The Shay locomotive was a workhorse of the logging railroads of the mountains of West Virginia. It was one of three designs of gear-driven engines developed primarily for use on the steep, rough, temporary tracks of logging country. The boiler was off-center to the left, to balance the cylinders, crank-shaft, flexible shaft, and gearing on the right side, which drove the wheels, all of which were powered. This was a flexible, powerful, but slow locomotive, able to climb mountain grades of 10 percent and more.
Between 1882 and 1927, about 219 new Shays, weighing from 10 tons to 150 tons, were shipped from Lima Locomotive Works in Lima, Ohio, to West Virginia, more than any other state except Washington. West Virginia Pulp & Paper Company at Cass purchased 10 new and three used Shays, including more large engines (two 100-ton and three 150-ton) than any other lumber company in the world. Pardee & Curtin Lumber Company bought 10 new Shays, mostly 36-ton machines for its operations at Curtin on the Cherry River, the largest narrow gauge logging line in the state. On the steep coal mine branches in the New River Gorge, the Chesapeake & Ohio Railway used 15 huge 150-ton Shays, the most any major railroad ever owned.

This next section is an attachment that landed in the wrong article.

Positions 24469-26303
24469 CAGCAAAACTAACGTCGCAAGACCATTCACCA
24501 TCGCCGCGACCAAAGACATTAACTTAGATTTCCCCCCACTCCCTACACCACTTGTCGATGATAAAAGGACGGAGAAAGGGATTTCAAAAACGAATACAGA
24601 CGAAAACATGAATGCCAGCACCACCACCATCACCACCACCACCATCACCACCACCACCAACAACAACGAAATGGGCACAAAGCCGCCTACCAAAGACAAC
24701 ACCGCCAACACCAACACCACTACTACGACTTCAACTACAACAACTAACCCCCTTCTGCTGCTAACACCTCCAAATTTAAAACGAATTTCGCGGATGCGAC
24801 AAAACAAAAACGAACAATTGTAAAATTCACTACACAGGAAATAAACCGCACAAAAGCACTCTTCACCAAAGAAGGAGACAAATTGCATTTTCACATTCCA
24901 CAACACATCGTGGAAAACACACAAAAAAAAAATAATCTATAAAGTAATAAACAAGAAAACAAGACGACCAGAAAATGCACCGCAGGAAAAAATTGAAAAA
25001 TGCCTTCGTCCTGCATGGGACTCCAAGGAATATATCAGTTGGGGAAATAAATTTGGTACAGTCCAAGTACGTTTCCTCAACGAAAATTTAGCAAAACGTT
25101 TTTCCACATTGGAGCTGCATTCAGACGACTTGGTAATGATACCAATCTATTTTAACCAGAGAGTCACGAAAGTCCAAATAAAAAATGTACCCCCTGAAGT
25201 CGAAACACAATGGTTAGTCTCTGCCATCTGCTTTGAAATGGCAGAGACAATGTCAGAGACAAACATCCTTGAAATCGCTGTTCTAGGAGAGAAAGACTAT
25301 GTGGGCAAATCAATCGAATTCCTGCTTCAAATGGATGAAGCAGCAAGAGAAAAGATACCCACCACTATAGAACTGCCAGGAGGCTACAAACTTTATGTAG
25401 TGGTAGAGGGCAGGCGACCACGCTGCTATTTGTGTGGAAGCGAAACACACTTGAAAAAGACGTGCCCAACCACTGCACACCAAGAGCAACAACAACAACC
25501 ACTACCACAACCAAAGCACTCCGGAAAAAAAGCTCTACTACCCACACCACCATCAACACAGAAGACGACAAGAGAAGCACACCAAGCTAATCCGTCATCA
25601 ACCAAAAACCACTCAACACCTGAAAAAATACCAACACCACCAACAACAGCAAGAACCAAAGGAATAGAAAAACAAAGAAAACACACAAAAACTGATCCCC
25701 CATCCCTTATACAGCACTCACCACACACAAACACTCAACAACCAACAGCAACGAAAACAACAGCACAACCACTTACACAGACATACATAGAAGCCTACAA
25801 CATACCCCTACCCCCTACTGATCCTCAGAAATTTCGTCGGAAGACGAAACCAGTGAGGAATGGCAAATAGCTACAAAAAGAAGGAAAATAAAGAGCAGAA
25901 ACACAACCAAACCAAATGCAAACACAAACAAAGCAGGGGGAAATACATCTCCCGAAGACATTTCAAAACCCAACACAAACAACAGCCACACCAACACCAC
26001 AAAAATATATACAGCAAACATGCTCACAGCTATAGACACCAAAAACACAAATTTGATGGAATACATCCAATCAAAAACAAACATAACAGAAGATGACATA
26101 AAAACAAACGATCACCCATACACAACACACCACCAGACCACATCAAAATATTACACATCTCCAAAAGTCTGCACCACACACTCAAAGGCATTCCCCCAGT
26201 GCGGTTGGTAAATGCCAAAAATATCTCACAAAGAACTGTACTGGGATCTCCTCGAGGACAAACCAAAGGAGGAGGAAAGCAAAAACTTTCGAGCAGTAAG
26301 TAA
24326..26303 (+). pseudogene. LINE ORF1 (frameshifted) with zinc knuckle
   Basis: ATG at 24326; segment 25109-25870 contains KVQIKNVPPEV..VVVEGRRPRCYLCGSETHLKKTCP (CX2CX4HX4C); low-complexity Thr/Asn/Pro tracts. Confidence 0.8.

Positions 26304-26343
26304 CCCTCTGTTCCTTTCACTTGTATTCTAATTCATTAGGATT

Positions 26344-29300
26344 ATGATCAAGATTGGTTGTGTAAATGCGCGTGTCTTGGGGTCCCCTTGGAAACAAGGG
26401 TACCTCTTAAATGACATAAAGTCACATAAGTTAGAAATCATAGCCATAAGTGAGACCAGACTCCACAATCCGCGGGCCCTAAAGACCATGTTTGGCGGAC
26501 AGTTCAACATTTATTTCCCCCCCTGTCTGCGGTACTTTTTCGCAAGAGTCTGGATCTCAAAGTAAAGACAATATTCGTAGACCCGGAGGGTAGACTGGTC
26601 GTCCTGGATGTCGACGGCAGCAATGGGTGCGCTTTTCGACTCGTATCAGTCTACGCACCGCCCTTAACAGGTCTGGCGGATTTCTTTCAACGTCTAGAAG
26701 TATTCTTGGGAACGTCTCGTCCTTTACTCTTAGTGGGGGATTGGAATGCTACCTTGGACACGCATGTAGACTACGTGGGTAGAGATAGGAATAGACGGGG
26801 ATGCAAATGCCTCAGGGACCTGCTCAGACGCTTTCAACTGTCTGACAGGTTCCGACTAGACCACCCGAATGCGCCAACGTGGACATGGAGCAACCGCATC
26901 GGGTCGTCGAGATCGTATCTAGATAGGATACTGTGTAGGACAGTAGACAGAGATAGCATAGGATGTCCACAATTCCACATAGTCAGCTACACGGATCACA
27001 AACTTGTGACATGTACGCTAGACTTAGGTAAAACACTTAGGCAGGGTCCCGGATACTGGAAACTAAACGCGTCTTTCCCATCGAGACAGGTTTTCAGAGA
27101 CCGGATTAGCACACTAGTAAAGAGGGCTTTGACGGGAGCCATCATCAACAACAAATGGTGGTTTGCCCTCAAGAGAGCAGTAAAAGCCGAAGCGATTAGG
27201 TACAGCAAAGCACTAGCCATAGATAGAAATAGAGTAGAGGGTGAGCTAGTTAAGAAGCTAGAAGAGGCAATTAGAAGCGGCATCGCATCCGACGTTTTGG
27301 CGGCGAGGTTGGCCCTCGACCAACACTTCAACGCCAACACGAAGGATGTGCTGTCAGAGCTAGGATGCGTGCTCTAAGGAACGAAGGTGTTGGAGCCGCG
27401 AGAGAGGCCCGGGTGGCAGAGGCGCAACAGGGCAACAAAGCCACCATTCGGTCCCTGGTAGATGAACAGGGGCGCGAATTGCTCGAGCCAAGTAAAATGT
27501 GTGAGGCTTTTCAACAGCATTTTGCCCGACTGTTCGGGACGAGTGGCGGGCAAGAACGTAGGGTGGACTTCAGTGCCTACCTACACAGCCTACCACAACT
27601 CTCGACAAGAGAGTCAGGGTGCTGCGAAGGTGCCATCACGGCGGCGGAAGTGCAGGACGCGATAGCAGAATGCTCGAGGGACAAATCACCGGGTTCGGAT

In the early 1960s, the last working Shays were at the Ely-Thomas mill in Fenwick and in occasional use at Meadow River Lumber’s operation at Rainelle. Eight Shays survive at the Cass Scenic Railroad, five of them operable and used to pull tourist trains up Cheat Mountain. Several from West Virginia are on exhibit in other states.
Other geared locomotives, made by the Climax and Heisler manufacturing companies of Pennsylvania, were used on West Virginia mountains. Climax engines were second in popularity only to the Shays, with 140 working in West Virginia at one time or another. Thirteen Heislers were used in West Virginia, including one in service today at Cass. A 70-ton Climax is undergoing restoration there, and another is in service at Durbin.
This Article was written by George Deike
Last Revised on October 29, 2010